One of the pious myths maintained by the Roman Empire was that of the Apotheosis, the belief that after their death the better emperors would assume a place amongst the gods. As pious myths generally do, the Apotheosis came to serve as subject matter for comedians. Suetonius has it that when Emperor Vespasian concluded on his death bed that his ailments would presumably prove to be fatal, he uttered his famous last words, "Vae, puto deus fio," "Drat it! I think I am becoming a god." The most memorable satire of this tradition is the Apocolocyntosis, the Pumpkinification of the Divine (Emperor) Claudius, which is attributed to Seneca, the Roman author and philosopher.
Seneca had some good reasons to be critical of Claudius' reign; Claudius had been the first emperor to not be elected by the Senate but rather selected by the Praetorian Guard, after the assassination of Caligula. He also had personal reasons to resent him, as Claudius had banished him to Corsica because of his improprieties. When Claudius died, be it of poison or old age, Seneca seized the opportunity to settle scores, and wrote a satire that had Claudius not becoming a deity, but rather being transmuted into a banal pumpkin.
The Apocolocyntosis is quickly summarized; upon his death, Claudius makes his way to Mount Olympus to seek admission to live among the gods, but Hercules finds that he mangles his enunciation and syntax so badly as to be unintelligible, a huge humiliation for any Roman, a people among whom eloquence was highly prized.
Tum Hercules primo aspectu sane perturbatus est, ut qui etiam non omnia monstra timuerit. Ut vidit novi generis faciem, insolitum incessum, vocem nullius terrestris animalis sed qualis esse marinis beluis solet, raucam et implicatam, putavit sibi tertium decimum laborem venisse. Diligentius intuenti visus est quasi homo.
"But when Hercules, first saw him, he was badly shaken, even though not all the monsters in the world could frighten him; when he saw the face of this new object, with its extraordinary gait, and heard its voice, hoarse and inarticulate, like that of no land animal, but such as you might hear from a monster of the deep, he thought he had encountered his thirteenth labor. But when he looked closer, the thing seemed to be a kind of man."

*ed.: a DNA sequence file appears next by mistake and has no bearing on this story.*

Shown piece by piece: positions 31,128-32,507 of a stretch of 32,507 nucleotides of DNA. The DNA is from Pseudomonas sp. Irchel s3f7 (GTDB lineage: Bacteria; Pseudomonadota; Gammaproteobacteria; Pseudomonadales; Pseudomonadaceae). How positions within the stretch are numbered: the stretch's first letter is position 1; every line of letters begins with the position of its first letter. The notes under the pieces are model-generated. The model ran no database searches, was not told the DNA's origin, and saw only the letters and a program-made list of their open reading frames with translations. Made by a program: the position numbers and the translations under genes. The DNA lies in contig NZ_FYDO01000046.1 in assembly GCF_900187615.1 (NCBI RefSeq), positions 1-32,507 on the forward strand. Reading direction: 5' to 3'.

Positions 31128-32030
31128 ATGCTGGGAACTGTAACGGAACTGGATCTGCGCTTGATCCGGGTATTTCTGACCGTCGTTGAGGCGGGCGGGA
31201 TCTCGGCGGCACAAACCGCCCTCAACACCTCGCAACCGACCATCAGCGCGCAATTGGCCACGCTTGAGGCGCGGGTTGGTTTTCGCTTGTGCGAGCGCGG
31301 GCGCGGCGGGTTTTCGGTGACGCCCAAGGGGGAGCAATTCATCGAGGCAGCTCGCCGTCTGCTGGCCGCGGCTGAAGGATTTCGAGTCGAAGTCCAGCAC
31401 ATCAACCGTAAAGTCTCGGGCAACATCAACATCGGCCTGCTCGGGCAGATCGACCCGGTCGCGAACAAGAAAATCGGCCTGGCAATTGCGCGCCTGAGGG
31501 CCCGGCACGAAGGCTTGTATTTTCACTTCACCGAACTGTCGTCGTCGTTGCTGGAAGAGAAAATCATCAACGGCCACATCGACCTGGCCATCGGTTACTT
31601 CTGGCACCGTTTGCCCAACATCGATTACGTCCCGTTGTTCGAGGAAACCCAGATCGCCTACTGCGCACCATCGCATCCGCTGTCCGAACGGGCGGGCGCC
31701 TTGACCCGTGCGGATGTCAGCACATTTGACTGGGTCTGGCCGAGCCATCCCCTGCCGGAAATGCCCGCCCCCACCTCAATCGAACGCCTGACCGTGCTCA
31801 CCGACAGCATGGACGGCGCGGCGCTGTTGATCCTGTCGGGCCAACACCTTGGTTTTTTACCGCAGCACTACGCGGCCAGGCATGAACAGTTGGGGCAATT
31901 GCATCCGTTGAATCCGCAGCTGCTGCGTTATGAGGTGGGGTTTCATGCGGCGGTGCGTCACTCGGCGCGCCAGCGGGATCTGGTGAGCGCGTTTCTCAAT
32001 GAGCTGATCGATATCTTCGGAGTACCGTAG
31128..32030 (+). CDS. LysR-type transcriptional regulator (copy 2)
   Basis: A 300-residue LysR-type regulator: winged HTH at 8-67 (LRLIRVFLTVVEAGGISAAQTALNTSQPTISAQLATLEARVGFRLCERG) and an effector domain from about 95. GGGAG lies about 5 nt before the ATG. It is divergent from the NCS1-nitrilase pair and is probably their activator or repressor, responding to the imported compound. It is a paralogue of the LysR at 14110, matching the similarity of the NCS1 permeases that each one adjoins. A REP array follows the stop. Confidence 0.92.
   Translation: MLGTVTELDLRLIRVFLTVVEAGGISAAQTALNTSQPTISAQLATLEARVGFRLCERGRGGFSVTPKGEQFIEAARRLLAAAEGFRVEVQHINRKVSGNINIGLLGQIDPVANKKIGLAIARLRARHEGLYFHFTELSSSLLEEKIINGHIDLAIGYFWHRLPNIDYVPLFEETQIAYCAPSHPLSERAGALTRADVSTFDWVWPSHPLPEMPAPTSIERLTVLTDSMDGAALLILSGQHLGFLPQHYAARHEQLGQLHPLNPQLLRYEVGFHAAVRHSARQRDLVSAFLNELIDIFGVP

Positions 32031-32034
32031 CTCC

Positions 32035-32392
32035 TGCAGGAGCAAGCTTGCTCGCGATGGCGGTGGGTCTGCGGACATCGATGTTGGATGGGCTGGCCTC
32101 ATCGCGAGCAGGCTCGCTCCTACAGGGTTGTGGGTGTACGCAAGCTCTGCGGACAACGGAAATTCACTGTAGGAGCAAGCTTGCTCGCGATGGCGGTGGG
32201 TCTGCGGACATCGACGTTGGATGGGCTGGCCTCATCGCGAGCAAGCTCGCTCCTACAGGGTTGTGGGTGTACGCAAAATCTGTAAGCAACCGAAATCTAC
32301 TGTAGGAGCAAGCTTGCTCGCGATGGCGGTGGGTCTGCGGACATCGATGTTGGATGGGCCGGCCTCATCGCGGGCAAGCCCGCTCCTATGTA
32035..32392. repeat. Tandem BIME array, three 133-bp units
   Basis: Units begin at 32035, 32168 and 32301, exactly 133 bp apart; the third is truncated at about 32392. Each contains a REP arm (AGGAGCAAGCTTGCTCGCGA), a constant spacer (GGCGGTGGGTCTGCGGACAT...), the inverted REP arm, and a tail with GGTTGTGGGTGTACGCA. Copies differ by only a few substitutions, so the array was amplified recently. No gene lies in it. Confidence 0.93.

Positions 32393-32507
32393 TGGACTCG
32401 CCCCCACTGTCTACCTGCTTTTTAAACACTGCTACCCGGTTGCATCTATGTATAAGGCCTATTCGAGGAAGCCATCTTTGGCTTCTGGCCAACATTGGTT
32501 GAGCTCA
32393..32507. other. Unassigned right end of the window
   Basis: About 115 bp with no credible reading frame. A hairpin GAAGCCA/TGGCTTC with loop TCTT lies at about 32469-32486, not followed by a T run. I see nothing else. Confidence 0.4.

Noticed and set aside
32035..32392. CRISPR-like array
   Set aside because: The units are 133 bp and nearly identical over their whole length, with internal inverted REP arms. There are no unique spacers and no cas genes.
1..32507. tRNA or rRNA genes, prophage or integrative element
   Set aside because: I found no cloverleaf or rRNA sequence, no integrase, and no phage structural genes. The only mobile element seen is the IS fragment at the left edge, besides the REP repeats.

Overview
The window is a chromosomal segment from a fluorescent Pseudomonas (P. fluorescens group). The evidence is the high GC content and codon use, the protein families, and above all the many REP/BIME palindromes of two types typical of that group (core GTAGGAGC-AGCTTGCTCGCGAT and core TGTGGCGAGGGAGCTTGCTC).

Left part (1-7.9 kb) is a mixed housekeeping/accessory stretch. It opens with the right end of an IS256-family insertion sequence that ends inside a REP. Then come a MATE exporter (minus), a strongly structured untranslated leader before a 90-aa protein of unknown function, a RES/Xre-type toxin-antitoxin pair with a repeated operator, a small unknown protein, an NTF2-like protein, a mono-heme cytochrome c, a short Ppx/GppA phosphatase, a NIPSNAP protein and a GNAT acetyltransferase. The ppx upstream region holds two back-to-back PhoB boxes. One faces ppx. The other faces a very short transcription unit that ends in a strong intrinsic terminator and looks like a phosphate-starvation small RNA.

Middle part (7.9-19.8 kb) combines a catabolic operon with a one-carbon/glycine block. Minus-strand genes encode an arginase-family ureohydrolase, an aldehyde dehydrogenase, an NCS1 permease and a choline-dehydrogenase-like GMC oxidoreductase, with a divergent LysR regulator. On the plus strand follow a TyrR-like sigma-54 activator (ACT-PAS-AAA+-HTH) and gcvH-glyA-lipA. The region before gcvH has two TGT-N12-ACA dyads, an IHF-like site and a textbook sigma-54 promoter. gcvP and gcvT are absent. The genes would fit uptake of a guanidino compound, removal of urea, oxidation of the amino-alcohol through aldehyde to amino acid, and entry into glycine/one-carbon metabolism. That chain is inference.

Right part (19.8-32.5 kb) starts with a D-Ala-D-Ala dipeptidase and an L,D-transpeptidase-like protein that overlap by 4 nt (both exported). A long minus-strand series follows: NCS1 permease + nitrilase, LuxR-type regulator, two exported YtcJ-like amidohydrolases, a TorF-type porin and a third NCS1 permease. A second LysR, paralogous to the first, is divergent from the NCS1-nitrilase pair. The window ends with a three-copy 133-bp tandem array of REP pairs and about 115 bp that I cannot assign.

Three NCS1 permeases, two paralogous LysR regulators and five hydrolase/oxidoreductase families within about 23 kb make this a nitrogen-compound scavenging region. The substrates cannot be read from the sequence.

Eventually the gods debate whether he should be admitted to their ranks, and give him the thumbs down. The hapless Claudius makes his way to the underworld, where as a punishment for his love of gambling and his generally having been a wastrel, he is sentenced to spend eternity trying to roll dice out of a box with no bottom; every time he tries to roll them, they fall to the floor, and he has to search for them and then pick them up, only to shake them again in their bottomless box. He is then saved from this futile drudgery when his predecessor, Emperor Caligula, appears, and claims Claudius as his former slave, a false and humiliating claim, and turns him over to be a law clerk in the court of the underworld.
Many believe the most memorable passage in the Apocolyntosis to be the description of Claudius' passing:
"Et ille quidem animam ebulliit, et ex eo desiit vivere videri. Exspiravit autem dum comoedos audit, ut scias me non sine causa illos timere.
Ultima vox eius haec inter homines audita est, cum maiorem sonitum emisisset illa parte, qua facilius loquebatur: "vae me, puto, concacavi me." Quod an fecerit, nescio: omnia certe concacavit."
And he really bubbled up his ghost, and the signs of life left him. He died while listening to comedians, so you know why I am wary of them, not without reason.
His last statement among humans was heard after he had let loose a very loud sound from that body part of him with which he spoke the most fluently; “Dear me, I think I’ve thoroughly crapped all over myself.” If he really did this I do not know, but what is certain is that he thoroughly crapped up everything he did.